Tony Gallopin (AG2R La Mondiale) has put a seemingly non-stop series of crashes, illness and injuries behind him with a vengeance at the Vuelta a España, as the Frenchman secured a superb solo win in stage seven.
Gallopin revealed he has had no fewer than four big crashes this season, the worst of which, at the French Nationals' wrecked his Tour de France.
The Vuelta a España has proved another story, with the former Tour de France leader blasting to his first WorldTour win since Paris-Nice in 2015.
Currently placed fifth overall following his fine late solo breakaway to victory in Pozo Alcon, Gallopin has upped his game on GC and will now be "keeping that going as long as I can," he told reporters afterwards.
"But I was here to get a stage win, and that was the team's objective as well, and I knew I had to seize the day today. [Friday]."
Gallopin recognised that after winning early on at the Etoile de Besseges, he had faded off the radar, although each time he managed to return to form, misfortune had struck soon afterwards. The national championships, where he clinched silver in the time trial but then crashed badly in the road race, were a case in point.
"I had a good winter and won the Etoile de Bessèges [in February]. But then I got sick at Paris-Nice," he related.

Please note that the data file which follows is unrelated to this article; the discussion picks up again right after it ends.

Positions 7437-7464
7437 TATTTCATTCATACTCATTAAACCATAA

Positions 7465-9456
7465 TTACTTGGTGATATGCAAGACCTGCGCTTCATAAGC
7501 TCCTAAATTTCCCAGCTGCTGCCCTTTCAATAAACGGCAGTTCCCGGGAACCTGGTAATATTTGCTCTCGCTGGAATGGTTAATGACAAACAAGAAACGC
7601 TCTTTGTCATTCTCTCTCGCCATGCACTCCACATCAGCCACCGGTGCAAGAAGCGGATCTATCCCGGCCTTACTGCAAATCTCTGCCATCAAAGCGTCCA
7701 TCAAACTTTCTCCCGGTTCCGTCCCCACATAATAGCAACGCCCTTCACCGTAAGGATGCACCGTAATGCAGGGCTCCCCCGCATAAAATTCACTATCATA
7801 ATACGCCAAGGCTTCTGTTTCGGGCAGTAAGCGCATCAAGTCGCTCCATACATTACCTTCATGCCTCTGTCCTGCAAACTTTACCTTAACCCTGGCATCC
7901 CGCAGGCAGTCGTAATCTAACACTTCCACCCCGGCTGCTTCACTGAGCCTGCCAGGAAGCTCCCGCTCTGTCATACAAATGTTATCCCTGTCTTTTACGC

"I had four big crashes, and in the one at the nationals - I fractured some ribs." He rode the Tour de France, nonetheless, but he was a fading force, and on the Alpe d'Huez, stage, he quit. Then in his comeback at the Clásica San Sebastian, which he has both won and finished twice second in the past, Gallopin crashed again.
"The fact that the team said they trusted me to do a good ride here was very important for my confidence," Gallopin argued. "And then doing so well in the hilly stages here in the first part of the race was very good for my confidence.
"Of course the Italian end-of-season races and racing well in the French Worlds team for my leaders" - in principle, Romain Bardet and Julian Alaphilippe - "are goals, but there's lots of Vuelta to come, too.
"The GC is an idea, now, too and I will keep that going too. But there's no pressure. A top ten place would be great. But if I lose time and see I'm going to end up 15th on GC or something, then I'll switch back to going for more stage wins."
Alasdair Fotheringham has been reporting on cycling since 1991. He has covered every Tour de France since 1992 as well as numerous other bike races of all shapes and sizes, ranging from the Olympic Games in 2008 to the now sadly defunct Subida a Urkiola hill climb in Spain. Apart from working for Cyclingnews.com, he is also the cycling correspondent for The Independent and The Independent on Sunday.
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